Mentions: The W260A mutation causes major chemical shift changes in the presence of excess cAMP (Fig 4A, green bars) and these changes mimic those caused by the deletion of the whole CBD-B (Fig 4B). These chemical shift patterns suggest the single point W260A mutation is sufficient to disrupt the CBD-A/B interface. The disruption of the CBD-A/B interface caused by the W260A mutation was also independently confirmed through 15N-relaxation measurements, which were analyzed in terms of reduced spectral densities (Fig 5). The W260A mutation causes a decrease in the average J(0) value and a concurrent increase in the average J(ωN) value (Fig 5A and 5B, red vertical arrows; Table 1), which are indicative of a reduction of the effective correlation time for overall tumbling, as expected upon de-correlation of the tumbling motions of the two adjacent CBDs, i.e., the W260A mutant conforms better than WT to a model of two domains joined by a flexible linker. This result is independently confirmed by the observation that W260A enhances the flexibility of the helical region connecting the two tandem CBDs, as supported by the fact that several residues in this region experience a reduction of J(0) values (Fig 5A, red dashed oval) and an enhanced solvent exposure (Fig 5A, green arrows) due to the W260A mutation. Hence, the changes in dynamics caused by W260A corroborate the chemical shift perturbation results (Fig 4A and 4B), indicating that the W260A mutation is sufficient to disrupt the CBD-A/B interface.

Bottom Line: The latter is contributed by CBD-B and mediates capping of the cAMP bound to CBD-A.The inter-CBD interface is dispensable for intra-CBD conformational selection, but is indispensable for full activation of PKA as it occludes C-subunit recognition sites within CBD-A.In addition, the two structurally homologous cAMP-bound CBDs exhibit marked differences in their residual dynamics profiles, supporting the notion that conservation of structure does not necessarily imply conservation of dynamics.

View Article: PubMed Central - PubMed

Affiliation: Department of Chemistry and Chemical Biology, McMaster University, Hamilton, Ontario, Canada.

ABSTRACT
Protein Kinase A (PKA) is the major receptor for the cyclic adenosine monophosphate (cAMP) secondary messenger in eukaryotes. cAMP binds to two tandem cAMP-binding domains (CBD-A and -B) within the regulatory subunit of PKA (R), unleashing the activity of the catalytic subunit (C). While CBD-A in RIα is required for PKA inhibition and activation, CBD-B functions as a "gatekeeper" domain that modulates the control exerted by CBD-A. Preliminary evidence suggests that CBD-B dynamics are critical for its gatekeeper function. To test this hypothesis, here we investigate by Nuclear Magnetic Resonance (NMR) the two-domain construct RIα (91-379) in its apo, cAMP2, and C-bound forms. Our comparative NMR analyses lead to a double conformational selection model in which each apo CBD dynamically samples both active and inactive states independently of the adjacent CBD within a nearly degenerate free energy landscape. Such degeneracy is critical to explain the sensitivity of CBD-B to weak interactions with C and its high affinity for cAMP. Binding of cAMP eliminates this degeneracy, as it selectively stabilizes the active conformation within each CBD and inter-CBD contacts, which require both cAMP and W260. The latter is contributed by CBD-B and mediates capping of the cAMP bound to CBD-A. The inter-CBD interface is dispensable for intra-CBD conformational selection, but is indispensable for full activation of PKA as it occludes C-subunit recognition sites within CBD-A. In addition, the two structurally homologous cAMP-bound CBDs exhibit marked differences in their residual dynamics profiles, supporting the notion that conservation of structure does not necessarily imply conservation of dynamics.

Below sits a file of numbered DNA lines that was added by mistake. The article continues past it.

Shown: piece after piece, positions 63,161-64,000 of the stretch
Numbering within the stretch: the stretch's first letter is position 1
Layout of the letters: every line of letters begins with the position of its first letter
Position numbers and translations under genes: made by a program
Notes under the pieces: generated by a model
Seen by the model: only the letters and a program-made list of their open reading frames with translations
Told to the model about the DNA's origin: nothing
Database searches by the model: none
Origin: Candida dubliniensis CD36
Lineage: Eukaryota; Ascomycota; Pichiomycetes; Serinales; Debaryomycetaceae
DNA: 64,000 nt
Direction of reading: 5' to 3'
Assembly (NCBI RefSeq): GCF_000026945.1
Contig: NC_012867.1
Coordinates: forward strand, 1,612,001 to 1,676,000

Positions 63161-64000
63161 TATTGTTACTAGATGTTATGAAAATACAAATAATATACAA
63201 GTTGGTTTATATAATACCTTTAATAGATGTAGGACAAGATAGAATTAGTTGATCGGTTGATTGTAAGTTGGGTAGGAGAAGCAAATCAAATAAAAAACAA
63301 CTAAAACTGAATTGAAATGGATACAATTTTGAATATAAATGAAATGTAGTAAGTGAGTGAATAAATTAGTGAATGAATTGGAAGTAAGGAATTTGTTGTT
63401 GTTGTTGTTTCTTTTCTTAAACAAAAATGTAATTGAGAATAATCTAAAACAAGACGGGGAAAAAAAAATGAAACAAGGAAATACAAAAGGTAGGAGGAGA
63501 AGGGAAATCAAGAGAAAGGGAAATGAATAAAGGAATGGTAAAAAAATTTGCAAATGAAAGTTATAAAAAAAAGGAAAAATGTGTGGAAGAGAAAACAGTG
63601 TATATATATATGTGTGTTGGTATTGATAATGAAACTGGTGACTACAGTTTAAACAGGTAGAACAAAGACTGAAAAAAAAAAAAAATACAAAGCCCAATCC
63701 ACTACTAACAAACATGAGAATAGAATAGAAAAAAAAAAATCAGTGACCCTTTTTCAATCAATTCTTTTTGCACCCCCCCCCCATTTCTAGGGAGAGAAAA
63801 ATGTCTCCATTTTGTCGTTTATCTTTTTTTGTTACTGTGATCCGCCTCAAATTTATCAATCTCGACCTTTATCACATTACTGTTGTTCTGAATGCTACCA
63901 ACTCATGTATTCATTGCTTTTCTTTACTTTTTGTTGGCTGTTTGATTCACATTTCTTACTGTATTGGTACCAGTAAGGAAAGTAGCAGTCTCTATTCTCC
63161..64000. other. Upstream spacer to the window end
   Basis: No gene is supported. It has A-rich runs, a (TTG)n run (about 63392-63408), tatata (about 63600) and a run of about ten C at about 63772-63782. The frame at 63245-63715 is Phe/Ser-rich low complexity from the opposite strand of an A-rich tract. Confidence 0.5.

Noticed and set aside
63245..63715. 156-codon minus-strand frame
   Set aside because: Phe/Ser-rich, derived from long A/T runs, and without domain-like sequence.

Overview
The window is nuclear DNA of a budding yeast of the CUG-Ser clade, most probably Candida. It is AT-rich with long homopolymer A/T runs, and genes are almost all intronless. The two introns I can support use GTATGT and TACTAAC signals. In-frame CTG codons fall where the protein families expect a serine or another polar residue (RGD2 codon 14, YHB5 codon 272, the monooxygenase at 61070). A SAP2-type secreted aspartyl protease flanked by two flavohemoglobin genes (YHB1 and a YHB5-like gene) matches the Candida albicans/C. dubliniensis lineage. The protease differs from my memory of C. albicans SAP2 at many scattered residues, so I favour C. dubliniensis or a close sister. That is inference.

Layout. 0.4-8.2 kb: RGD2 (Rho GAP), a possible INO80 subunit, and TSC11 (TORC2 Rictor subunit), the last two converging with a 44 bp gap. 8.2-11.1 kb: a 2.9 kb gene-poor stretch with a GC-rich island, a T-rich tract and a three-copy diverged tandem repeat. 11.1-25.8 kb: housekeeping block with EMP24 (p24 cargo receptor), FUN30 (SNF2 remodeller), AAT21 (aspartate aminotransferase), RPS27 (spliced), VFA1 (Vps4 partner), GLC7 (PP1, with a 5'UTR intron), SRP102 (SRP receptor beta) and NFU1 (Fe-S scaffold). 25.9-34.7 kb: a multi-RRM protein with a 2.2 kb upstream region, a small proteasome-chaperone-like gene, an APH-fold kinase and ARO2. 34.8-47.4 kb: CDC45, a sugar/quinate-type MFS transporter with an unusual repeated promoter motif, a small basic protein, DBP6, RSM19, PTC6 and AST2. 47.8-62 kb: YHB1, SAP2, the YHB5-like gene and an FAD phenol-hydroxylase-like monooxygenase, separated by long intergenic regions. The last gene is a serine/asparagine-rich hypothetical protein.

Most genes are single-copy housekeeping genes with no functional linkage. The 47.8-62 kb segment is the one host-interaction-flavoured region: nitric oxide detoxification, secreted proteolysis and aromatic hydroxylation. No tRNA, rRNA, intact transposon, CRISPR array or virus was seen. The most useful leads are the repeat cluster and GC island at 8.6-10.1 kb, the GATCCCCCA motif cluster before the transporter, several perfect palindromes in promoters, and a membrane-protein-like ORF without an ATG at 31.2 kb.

Show MeSH
Related in: MedlinePlus